SANTA ANA — The city that has vividly painted itself on Main Street banners and its landmark water tower as a hub of "Arts and Culture" will begin to make good on that slogan today with the groundbreaking for the anchor of its embryonic Artists Village.
The $5.9-million metamorphosis of a gutted building into a student art center marks Santa Ana's first major expenditure on the much-debated arts colony. Designed as a space where artists will both learn and live, the Cal State Fullerton annex promises to bring around-the-clock energy--not to mention nose rings--to a downtown left for dead by businesses.
And, village supporters say, all that new blood will attract restaurants, boutiques and more commercial galleries. They envision an arts enclave as successful as San Diego's Gaslamp Quarter.
"We want Santa Ana to become known as Orange County's center for the arts," said City Councilman Thomas E. Lutz.
But some civic leaders and activists don't buy culture as a catalyst for urban rejuvenation.
"It's not necessarily going to stimulate the [downtown] economy," said City Councilman Ted R. Moreno. "It's just a hangout for [other council members'] friends."
He and others argue that Santa Ana can't afford to shortchange such basics as street repairs for a risky, 20-year plan to create an arts district.
"You have to make the city itself more attractive," said Steve Ellis, a founding member of Citizens for a Better Santa Ana. "I can't see someone from Corona del Mar saying, 'Let's go into downtown Santa Ana to go see the arts.' "
The city has had mixed results with past efforts to redevelop its core. The busy Fiesta Marketplace, which replaced flophouses and bars, has done well. Yet many of the offices and businesses emptied during various recessions stand vacant.
An Investment in the Future
Progress on the village has crawled. The Cal State Fullerton Grand Central Art Center is a year behind schedule. Another key component, the Orange County Center for Contemporary Art, won't move any time soon to its home in a former auto body shop in need of extensive dry-rot repair, though the city allocated it $408,000 in federal block grants years ago. But those who believe the Artists Village will make the downtown jump again point to the Cal State Fullerton annex as its major springboard.
"For the district to take off, the city needed to make an institutional investment that would show artists there would be some permanency here," said Susan Jones Helper, Santa Ana's downtown development manager. "That investment was the university project."
The Grand Central Art Center will house a complex of apartments, extension-school classrooms, galleries, a computer lab and a cafe. About 1,000 people will pass through its halls daily, said assistant professor of art Mike McGee. "We'll have a 24-hour presence, what with 25 students living there," he said.
They will cross paths in a shared courtyard with the 35 artists who already rent studio or gallery space in the adjacent Santora Building. Other neighbors will include artists now working in other nearby buildings and, perhaps someday, the tenants of 100 new live-work units still in the blueprint stage.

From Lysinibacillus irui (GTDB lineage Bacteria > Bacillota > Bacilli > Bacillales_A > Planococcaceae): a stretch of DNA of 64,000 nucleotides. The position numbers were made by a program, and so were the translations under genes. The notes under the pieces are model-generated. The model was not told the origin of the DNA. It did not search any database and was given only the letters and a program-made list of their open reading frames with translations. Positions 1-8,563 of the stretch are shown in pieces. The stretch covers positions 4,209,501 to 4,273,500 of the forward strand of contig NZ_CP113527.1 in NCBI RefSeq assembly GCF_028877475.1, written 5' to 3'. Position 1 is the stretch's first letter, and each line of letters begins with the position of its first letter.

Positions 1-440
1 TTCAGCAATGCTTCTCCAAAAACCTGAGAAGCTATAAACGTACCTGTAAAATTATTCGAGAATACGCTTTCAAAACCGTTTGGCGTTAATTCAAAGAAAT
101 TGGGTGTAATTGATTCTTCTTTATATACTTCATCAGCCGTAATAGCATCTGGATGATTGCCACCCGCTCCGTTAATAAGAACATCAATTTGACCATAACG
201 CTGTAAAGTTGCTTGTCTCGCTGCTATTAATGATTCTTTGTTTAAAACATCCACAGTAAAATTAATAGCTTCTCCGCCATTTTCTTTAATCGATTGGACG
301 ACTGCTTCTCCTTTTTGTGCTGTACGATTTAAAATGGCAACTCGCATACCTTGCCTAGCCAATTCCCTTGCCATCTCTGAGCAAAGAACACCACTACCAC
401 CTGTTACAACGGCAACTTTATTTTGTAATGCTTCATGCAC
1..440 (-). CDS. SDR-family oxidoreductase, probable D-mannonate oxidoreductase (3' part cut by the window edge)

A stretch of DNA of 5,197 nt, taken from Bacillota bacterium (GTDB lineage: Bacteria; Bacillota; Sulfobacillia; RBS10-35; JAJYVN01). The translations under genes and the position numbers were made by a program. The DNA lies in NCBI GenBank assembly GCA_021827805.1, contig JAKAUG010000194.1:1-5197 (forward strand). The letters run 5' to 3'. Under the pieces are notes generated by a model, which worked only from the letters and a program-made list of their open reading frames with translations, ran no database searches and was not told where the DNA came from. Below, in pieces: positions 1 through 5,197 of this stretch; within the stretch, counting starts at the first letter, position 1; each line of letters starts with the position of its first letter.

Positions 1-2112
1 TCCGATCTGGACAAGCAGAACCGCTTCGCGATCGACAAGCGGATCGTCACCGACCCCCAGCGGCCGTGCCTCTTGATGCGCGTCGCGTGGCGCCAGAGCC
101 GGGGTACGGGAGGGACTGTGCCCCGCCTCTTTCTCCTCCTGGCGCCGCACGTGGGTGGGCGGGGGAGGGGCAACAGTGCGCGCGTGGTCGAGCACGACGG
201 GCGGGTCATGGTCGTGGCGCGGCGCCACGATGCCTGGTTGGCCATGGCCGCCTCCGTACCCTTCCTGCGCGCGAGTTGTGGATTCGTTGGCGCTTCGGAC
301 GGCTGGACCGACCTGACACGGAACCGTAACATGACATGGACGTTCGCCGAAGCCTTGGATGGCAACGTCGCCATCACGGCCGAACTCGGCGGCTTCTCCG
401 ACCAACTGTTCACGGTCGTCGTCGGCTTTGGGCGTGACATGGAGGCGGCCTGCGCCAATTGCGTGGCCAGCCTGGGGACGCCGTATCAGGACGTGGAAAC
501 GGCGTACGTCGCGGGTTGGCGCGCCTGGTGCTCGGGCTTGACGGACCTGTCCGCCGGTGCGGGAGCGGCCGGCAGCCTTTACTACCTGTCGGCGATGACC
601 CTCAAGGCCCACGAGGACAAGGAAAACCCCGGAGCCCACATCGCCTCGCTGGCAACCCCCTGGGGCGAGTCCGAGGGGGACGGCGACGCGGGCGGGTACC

UC Irvine could one day heighten the creative frisson with its proposed digital arts annex just outside the village in an unused YMCA building. Jill Beck, dean of UC Irvine's School of the Arts, believes the arts colony could evolve into a laboratory for innovators.
"That's always the function of more radical, younger urban arts centers," Beck said. "They tend to push the edges. And any [metropolis] that would like to help to define the future has to have a hotbed of experimentation. That could be the Artists Village."
Though plans also call for the new, larger site for the Orange County Center for Contemporary Art, now in a temporary site nearby, the visual arts will not be the district's only draw. Amid the roughly eight square blocks within strolling distance of the Civic Center, future visitors might see a play such as "Waiting for Godot" in an 85-seat hall within the Grand Central or listen to live jazz in a restaurant-club envisioned for the Southern Counties Gas Building.
"The synergy of [the village's] arts and educational institutions and the diverse, vibrant community around it" could distinguish it from the Laguna Beach arts colony, said Bonnie Brittain Hall, executive director of Arts Orange County, a nonprofit advocacy group.
Revitalized Revenue Envisioned
City officials also envision a swath of attractions extending north along Main Street almost to MainPlace mall. They figure a day's outing would begin just off the Santa Ana Freeway at the planned $50-million Discovery Science Center, proceed south to the Bowers Museum of Cultural Art and stop at the proposed new home of the St. Joseph Ballet, before reaching the Artists Village.
Along the route, other stops might include the already operating Koo's Arts Cafe and midtown galleries, coffeehouses and boutiques.